While a re­cent sur­vey of End­points read­ers sug­gests a lack of con­sen­sus on the threat that Chi­nese-Amer­i­can sci­en­tif­ic com­mu­ni­ty faces, key play­ers are ap­par­ent­ly ea­ger to speak up be­fore the brain drain hap­pens in earnest.

Check out the full list of sig­na­to­ries here.

Scott Gottlieb, AP Images

Scott Got­tlieb is once again join­ing a team that en­joyed good times at the FDA un­der his high-en­er­gy stint at the helm

Right after jumping on Michael Milken’s FasterCures board on Monday, the newly departed FDA commissioner is back today with news about another life sciences board post that gives him a ringside chair to cheer on a lead player in the real-world evidence movement — one with very close ties to the FDA.

Aetion is reporting this morning that Gottlieb is joining their board, a group that includes Mohamad Makhzoumi, a general partner at New Enterprise Associates, where Gottlieb returned after stepping out of his role at the FDA 2 years after he started.

Gottlieb — one of the best connected execs in biopharma — knows this company well. As head of FDA he championed the use of real-world evidence to help guide drug developers and the agency in gaining greater efficiencies, which helped set up Aetion as a high-profile player in the game.

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Deborah Dunsire. Lundbeck

UP­DAT­ED: Deb­o­rah Dun­sire is pay­ing $2B for a chance to leap di­rect­ly in­to a block­buster show­down with a few of the world's biggest phar­ma gi­ants

A year after taking the reins as CEO of Lundbeck, Deborah Dunsire is making a bold bid to beef up the Danish biotech’s portfolio of drugs in what will likely be a direct leap into an intense rivalry with a group of giants now carving up a growing market for new migraine drugs.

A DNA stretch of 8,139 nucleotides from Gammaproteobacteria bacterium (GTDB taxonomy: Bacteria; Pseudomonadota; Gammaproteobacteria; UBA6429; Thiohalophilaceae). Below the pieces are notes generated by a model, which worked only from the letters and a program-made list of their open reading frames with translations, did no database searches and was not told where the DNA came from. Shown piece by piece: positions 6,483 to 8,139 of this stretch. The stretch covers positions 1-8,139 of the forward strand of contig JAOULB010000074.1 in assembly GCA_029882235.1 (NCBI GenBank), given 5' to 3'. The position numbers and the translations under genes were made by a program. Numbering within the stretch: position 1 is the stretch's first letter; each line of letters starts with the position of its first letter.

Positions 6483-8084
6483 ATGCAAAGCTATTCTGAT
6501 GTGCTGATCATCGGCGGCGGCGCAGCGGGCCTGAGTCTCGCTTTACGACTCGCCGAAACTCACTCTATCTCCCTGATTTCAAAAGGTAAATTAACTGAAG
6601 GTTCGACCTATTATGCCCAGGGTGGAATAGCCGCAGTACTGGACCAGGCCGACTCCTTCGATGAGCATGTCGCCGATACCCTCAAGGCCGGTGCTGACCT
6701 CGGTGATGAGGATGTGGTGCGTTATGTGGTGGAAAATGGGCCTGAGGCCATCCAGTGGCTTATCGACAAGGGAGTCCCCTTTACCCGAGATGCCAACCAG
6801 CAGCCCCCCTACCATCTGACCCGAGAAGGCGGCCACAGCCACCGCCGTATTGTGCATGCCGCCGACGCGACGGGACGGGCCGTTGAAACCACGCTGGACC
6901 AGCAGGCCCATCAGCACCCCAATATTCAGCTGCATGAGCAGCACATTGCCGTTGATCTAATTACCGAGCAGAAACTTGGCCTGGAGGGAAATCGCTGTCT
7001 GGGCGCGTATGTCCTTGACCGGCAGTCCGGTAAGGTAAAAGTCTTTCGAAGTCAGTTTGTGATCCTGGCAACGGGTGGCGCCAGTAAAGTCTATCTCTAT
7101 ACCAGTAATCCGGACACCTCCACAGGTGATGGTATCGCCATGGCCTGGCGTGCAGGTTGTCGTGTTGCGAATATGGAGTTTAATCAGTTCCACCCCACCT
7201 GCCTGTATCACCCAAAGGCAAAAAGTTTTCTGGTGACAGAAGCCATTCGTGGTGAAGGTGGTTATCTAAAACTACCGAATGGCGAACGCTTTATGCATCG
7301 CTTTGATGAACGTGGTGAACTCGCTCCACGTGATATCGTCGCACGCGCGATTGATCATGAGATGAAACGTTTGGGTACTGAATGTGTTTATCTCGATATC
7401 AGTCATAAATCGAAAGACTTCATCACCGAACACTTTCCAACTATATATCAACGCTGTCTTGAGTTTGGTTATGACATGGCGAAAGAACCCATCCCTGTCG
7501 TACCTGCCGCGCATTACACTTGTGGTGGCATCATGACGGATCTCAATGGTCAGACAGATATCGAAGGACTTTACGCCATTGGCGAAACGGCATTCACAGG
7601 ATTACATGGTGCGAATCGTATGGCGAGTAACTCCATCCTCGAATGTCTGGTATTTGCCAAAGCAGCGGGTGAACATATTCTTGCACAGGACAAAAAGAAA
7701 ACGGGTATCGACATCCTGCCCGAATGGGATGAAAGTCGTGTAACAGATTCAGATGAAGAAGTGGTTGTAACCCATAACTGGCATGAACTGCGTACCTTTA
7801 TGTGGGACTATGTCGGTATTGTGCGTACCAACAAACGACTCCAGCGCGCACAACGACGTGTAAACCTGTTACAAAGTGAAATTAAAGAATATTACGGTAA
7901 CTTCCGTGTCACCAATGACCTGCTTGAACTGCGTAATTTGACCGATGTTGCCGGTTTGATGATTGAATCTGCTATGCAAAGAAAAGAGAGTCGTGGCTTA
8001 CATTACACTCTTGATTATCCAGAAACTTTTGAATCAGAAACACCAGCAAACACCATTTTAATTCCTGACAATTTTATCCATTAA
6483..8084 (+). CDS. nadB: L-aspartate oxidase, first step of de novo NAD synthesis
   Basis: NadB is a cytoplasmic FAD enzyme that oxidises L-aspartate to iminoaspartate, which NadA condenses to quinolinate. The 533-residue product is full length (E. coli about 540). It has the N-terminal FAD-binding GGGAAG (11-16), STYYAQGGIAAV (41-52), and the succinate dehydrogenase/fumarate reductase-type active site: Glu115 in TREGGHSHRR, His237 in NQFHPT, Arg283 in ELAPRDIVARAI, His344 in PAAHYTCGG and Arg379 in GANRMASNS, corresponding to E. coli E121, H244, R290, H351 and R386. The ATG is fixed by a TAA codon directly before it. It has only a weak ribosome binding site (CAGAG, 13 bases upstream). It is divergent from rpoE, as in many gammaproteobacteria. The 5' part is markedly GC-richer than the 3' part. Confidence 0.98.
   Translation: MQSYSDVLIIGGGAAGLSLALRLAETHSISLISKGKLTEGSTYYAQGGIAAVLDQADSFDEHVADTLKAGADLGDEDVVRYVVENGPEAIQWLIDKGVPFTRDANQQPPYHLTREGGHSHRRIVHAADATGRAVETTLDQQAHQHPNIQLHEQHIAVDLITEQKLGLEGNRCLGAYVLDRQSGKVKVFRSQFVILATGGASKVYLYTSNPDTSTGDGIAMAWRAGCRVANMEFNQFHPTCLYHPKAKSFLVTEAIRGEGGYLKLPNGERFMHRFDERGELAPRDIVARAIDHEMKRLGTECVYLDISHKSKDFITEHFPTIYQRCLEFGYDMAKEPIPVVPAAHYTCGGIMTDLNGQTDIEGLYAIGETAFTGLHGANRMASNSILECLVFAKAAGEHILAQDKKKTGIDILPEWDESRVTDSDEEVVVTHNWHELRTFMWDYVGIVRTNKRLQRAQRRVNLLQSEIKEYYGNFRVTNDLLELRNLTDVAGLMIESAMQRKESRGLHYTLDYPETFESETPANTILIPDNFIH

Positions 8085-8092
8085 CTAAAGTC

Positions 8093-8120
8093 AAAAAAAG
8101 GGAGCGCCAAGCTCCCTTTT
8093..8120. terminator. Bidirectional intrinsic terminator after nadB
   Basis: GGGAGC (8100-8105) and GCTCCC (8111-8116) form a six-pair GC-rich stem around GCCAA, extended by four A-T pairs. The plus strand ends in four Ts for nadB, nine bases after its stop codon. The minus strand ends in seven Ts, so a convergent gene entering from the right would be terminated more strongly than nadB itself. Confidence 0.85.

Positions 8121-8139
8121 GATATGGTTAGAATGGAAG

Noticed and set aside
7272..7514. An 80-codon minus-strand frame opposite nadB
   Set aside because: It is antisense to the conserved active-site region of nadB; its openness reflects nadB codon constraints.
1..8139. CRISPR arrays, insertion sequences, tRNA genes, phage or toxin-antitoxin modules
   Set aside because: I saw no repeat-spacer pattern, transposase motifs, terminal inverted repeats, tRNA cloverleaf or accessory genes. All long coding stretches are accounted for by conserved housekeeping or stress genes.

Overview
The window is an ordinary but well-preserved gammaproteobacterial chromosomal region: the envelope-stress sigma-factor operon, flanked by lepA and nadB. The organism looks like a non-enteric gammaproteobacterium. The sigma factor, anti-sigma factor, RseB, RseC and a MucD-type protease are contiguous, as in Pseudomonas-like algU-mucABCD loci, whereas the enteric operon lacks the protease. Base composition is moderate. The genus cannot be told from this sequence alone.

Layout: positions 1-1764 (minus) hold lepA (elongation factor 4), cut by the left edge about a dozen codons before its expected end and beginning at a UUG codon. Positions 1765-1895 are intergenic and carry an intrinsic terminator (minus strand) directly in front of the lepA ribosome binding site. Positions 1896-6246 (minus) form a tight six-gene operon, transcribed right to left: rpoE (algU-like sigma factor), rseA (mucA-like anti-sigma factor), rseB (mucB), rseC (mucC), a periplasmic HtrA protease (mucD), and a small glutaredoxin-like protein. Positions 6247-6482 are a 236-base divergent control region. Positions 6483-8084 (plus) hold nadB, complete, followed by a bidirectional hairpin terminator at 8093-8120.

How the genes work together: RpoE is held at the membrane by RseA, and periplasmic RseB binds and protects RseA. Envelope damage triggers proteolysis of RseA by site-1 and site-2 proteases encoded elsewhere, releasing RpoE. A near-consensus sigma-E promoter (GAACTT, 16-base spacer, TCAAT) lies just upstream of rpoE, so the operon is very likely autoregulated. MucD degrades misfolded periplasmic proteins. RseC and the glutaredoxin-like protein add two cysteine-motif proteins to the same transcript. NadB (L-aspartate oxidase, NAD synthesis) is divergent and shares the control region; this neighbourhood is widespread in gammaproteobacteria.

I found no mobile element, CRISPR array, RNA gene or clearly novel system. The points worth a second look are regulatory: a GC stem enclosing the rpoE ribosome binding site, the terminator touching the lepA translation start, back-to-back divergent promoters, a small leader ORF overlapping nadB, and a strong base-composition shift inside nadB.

Bright and early European time Monday morning the company announced that it will pay up to about $2 billion to buy Alder, a little biotech that is far along the path in developing a quarterly IV formulation of a CGRP drug aimed at cutting back the number of crippling migraines patients experience each month. In a followup call, Dunsire also noted that the company will likely need 200 to 250 reps for this marketing task on both sides of the Atlantic. And analysts were quick to note that the dealmaking at Lundbeck isn’t done, with another $2 billion to $3 billion available for more deals to beef up the pipeline.

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San Diego cou­ple charged with steal­ing trade se­crets, open­ing Chi­nese biotech as DOJ crack­down con­tin­ues

A San Diego couple has been charged with stealing trade secrets from a US hospital and opening a business based off those secrets in China as the controversial industry-wide crackdown on alleged corporate espionage continues. On the same day, the Department of Justice announced they had arrested Beijing representative Zhongsan Liu for allegedly trying to obtain research visas for government recruiters.

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UP­DAT­ED: Bio­gen pulls the plug on prized IPF drug from $562M+ Stromedix buy­out

One of Biogen’s attempts to branch out has flopped as the biotech scraps a mid-stage program for idiopathic pulmonary fibrosis.

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Warts for the win: Aclar­is' lead drug clears piv­otal study

Aclaris Therapeutics has found a way to get rid of the warts and all.